In fact, there is a possibility that water meters will follow the path of voting machines, as learning from past mistakes is not the strongest point of the Irish government.

Water meters will be unpopular, as they remind people of water charges. Installers would need permission to put water meters in the home. Some homeowners will withhold such permission. The idea is therefore to install water meters just outside the property boundary. This is easier but much more expensive. 1.4 million connections will need to found, and 1.4 million holes dug. The water meters would be far from the smart electricity meters and therefore need a separate communications network. This may cost up to 800 per meter (€1.1 billion in total) according to one estimate.

There is a simpler and cheaper option that has worked well in other countries. Households can install water meters themselves, or ask their plumber to. Households with a meter would pay whatever water they use. Households without a meter would pay a flat charge. If the flat charge goes up over time, more and more households will install a meter. If the costs of water meters are a concern – a good plumber could install a certified meter for less than 200 – then Irish Water could give a voucher for 200 worth of free water upon registering the water meter.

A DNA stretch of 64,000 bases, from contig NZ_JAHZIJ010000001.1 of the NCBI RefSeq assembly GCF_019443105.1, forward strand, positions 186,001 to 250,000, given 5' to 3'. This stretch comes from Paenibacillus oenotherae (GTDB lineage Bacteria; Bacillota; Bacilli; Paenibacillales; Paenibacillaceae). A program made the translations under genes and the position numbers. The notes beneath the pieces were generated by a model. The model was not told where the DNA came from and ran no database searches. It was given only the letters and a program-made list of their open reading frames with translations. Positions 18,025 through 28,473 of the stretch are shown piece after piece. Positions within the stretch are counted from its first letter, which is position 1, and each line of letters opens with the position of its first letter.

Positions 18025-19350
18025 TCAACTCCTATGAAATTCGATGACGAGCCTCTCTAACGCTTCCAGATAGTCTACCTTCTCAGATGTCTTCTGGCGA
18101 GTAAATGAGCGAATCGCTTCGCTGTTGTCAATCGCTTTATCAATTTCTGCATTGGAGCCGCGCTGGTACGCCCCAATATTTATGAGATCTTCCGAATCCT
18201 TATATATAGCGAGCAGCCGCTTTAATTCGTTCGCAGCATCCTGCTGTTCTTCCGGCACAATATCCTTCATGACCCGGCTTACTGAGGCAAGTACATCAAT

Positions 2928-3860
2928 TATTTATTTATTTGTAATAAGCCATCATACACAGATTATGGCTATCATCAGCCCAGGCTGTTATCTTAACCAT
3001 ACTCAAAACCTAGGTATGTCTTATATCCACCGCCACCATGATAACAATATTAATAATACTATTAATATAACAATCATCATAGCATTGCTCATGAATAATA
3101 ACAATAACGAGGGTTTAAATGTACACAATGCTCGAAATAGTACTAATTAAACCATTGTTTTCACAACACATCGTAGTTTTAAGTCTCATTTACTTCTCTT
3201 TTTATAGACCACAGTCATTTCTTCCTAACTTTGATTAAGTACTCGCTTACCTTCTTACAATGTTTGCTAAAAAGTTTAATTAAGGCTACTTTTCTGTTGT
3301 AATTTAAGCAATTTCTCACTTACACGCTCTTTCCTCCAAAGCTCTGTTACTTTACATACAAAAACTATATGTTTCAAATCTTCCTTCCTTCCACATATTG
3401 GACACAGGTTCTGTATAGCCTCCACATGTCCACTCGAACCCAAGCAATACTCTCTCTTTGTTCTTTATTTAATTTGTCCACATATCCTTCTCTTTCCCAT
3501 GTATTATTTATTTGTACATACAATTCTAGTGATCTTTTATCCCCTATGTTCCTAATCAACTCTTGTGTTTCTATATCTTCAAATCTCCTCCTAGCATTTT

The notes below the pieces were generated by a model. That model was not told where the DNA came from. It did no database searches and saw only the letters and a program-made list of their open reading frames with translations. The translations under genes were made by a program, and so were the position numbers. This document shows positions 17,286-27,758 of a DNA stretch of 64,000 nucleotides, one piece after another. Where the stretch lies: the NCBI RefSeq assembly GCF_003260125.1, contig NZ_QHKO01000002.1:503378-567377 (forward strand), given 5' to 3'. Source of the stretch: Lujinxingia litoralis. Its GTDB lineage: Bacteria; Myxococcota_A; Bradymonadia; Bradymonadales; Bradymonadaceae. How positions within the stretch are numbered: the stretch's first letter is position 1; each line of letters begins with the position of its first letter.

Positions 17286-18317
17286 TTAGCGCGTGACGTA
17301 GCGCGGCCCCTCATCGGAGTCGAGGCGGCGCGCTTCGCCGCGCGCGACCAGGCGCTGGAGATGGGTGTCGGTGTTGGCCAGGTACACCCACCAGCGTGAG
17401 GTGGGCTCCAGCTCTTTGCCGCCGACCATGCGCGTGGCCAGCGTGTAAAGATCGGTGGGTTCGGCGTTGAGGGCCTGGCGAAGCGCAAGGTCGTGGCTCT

The government has repeatedly promised that there would be free water allowances. Only excessive water use would be paid for. This is nonsense. It does not promote water conservation, and it is bad social policy. Like water, food is essential, but the government does not hand out sacks of potatoes. Instead, there are benefits for those without income and tax credits for those with. Benefits in cash are better than benefits in kind, because the household can choose what potatoes to buy, or pasta. Similarly, water should be charged from the first liter onwards. The revenue from the first 100 l/p/d or so should be used to increase benefits and tax credits.

The government may also seek to transfer the responsibility for drinking and sewage water from the county councils to a new, semi-state utility called Irish Water. There is merit in this too. Water treatment plants are largely build, designed and operated by private companies, but guidance and supervision by the county councils has not always been up to scratch. A new national water company would professionalize water management. If assets would be transferred from the counties, Irish Water should be able to borrow money at a lower rate than the government.